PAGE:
How Google search trends could predict the next stock market crash

Last updated 14:04 04/08/2014

There are precedents for the real-world effects of Google searches.

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The next financial crisis could be preceded by a spike in people searching for politics or business topics on Google, a new study has revealed.

The study by Warwick Business School suggests that an increase in search volume for these topics tends to precede stock market falls.

"By mining these datasets, we were able to identify a historic link between rises in searches for terms for both business and politics and a subsequent fall in stock market prices," said Professor Suzy Moat from the school, which is part of Warwick University in the British Midlands city of Coventry.

It’s the latest development in Google’s evolution from search engine to crystal ball, which now predicts everything from the success of an album or film - to the rate of flu infections in the coming winter.

In a stock market, the instances of Google search terms could provide invaluable predictive insight.  

Stock markets are hives of complex data, often providing detailed information on financial decisions globally.

However, stock market data only records the final decision on whether an investor has bought or sold a share.

The search data acquired from Google Trends provides an insight into the the earlier stages of the process - where people are thinking about buying or selling, the paper argues.  

“This is when traders may gather information to determine what the consequences of various actions may be.”

The research found that searches linked to business or politics correlated to an increased concern about the state of the economy.

“This may lead to decreased confidence in the value of stocks, resulting in transactions at lower prices.”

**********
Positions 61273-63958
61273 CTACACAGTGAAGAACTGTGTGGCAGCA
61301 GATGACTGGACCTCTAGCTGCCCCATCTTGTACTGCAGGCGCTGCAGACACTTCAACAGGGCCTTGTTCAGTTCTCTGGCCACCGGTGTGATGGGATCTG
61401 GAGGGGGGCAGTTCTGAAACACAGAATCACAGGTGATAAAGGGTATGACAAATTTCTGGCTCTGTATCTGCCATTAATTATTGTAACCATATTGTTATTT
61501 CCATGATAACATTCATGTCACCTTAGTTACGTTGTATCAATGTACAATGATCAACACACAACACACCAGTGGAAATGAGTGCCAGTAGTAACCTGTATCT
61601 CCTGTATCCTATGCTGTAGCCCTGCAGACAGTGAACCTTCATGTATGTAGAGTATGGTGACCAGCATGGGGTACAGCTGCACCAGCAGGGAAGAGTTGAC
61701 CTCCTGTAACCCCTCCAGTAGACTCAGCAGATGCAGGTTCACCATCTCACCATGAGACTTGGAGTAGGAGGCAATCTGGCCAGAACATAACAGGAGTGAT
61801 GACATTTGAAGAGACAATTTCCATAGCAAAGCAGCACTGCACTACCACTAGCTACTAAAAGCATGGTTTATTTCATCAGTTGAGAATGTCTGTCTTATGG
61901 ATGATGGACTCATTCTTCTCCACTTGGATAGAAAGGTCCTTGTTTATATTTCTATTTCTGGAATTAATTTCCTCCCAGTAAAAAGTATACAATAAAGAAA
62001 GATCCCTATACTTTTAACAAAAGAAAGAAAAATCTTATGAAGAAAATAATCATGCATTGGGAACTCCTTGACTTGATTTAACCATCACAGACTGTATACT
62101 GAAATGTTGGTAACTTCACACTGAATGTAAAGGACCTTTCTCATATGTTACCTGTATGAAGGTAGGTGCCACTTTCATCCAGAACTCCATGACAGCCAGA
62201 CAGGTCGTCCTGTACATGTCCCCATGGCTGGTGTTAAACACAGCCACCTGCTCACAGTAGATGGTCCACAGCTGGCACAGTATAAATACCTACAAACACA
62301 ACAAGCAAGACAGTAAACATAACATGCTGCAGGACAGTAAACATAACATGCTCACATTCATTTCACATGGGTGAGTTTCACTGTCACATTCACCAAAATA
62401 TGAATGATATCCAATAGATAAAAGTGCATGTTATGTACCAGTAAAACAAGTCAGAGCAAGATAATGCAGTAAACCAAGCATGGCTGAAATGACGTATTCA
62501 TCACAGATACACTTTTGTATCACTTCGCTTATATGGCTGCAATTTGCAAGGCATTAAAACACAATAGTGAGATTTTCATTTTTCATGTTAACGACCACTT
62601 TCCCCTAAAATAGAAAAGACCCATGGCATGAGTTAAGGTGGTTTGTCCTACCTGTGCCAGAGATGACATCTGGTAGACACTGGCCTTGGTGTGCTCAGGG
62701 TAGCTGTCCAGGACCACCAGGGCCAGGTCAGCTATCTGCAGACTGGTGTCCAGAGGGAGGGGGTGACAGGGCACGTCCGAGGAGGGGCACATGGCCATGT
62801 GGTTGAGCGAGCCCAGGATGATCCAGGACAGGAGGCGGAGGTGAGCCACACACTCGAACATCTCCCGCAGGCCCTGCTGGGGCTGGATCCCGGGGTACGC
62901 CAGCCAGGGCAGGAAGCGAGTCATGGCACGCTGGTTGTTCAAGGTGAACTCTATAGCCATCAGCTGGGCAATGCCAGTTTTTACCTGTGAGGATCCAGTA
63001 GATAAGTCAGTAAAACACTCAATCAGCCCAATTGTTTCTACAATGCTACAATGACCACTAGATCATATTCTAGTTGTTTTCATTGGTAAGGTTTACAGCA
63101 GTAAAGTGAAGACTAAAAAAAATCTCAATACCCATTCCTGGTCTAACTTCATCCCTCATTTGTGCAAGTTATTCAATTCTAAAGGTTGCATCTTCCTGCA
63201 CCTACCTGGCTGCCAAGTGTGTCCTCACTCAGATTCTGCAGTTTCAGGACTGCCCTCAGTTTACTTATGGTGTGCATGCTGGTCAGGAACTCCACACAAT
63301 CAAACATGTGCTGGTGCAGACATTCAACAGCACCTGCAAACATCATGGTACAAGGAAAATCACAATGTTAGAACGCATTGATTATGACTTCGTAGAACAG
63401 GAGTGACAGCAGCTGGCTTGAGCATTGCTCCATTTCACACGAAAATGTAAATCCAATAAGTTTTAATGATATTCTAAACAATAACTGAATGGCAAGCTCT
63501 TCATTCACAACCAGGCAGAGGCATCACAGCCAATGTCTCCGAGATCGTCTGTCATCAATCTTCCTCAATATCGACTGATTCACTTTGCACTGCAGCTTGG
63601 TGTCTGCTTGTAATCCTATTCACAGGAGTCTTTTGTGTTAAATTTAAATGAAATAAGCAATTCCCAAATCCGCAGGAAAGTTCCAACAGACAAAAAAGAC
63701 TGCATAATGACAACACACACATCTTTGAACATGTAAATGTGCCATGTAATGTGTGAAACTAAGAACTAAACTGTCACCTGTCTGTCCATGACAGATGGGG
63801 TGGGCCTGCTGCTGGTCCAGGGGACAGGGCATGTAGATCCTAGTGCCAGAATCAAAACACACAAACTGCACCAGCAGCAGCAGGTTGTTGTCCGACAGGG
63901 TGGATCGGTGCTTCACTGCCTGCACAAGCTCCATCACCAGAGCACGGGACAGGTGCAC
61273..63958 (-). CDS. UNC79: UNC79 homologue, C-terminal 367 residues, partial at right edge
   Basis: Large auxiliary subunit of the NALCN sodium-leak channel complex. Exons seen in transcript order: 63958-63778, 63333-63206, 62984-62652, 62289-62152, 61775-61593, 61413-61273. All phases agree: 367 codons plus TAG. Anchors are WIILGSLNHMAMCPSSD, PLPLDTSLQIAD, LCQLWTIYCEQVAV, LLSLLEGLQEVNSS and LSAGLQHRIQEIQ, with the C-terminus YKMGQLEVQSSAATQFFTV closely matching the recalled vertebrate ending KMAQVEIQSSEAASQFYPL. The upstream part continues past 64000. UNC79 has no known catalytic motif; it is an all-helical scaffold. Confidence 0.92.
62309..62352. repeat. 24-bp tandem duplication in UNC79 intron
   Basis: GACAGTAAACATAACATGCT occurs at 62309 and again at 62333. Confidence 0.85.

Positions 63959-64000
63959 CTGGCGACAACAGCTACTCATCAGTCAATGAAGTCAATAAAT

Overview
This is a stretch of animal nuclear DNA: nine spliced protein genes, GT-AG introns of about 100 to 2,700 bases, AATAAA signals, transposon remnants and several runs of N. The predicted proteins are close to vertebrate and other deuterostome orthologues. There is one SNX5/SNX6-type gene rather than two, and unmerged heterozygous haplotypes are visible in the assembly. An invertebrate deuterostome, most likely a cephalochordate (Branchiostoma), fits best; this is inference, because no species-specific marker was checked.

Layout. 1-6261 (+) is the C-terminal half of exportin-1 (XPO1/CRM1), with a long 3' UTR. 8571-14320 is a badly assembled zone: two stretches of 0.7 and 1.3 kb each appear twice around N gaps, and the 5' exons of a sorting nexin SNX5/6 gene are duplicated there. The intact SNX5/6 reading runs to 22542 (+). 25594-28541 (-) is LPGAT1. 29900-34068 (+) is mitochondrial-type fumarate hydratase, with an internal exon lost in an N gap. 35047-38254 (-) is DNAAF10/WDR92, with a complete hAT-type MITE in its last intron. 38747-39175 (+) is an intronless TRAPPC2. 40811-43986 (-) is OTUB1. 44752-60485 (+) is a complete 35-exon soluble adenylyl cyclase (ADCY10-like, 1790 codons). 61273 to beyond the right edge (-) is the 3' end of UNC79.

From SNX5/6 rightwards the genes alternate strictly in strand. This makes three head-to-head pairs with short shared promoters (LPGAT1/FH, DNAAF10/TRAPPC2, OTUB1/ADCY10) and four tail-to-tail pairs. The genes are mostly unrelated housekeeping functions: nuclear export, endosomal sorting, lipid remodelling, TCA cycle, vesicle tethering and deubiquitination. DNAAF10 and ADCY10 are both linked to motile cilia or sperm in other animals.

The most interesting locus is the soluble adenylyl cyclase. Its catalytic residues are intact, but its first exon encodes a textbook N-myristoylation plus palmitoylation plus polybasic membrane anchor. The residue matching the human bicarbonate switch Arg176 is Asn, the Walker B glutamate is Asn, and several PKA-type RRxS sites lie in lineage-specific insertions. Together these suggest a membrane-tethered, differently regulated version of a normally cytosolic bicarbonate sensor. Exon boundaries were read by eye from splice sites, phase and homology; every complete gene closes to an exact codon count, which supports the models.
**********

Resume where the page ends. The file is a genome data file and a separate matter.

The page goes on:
There are precedents for the real-world effects of Google searches.

The popularity of a film or album has been preceded by a spike in Google searches before its release.

In 2013, Google claimed that it could predict with 94 per cent accuracy, whether a film would be a box office success before it hit a single movie screen.

The number of searches for movie trailers in the four weeks before a film premieres can be used to determine opening weekend revenue, said Google Media and Entertainment representative, Andrea Chen.


Google has also turned its hand to health predictions.

Google flu trends aims to correlate instances of searching for flu symptoms with a rise in flu infections.

Once hailed as the poster boy of big data - it’s come under attack recently from researchers at Harvard and North Eastern University for wildly overestimating the rate of flu infection in the United States.

They called it the “big hubris of big data”.

“The big hubris assumes that big data is a substitute for, rather than a supplement to, traditional data collection and analysis,” David Lazer, a professor at Northeastern University wrote in Science Magazine.

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The co-inventor of Google Flu Trends, Matt Hobebbi agreed with the researchers criticism.

It was always intended as a complementary signal, rather than a standalone forecasting tool, he told the New York Times.

- Sydney Morning Herald

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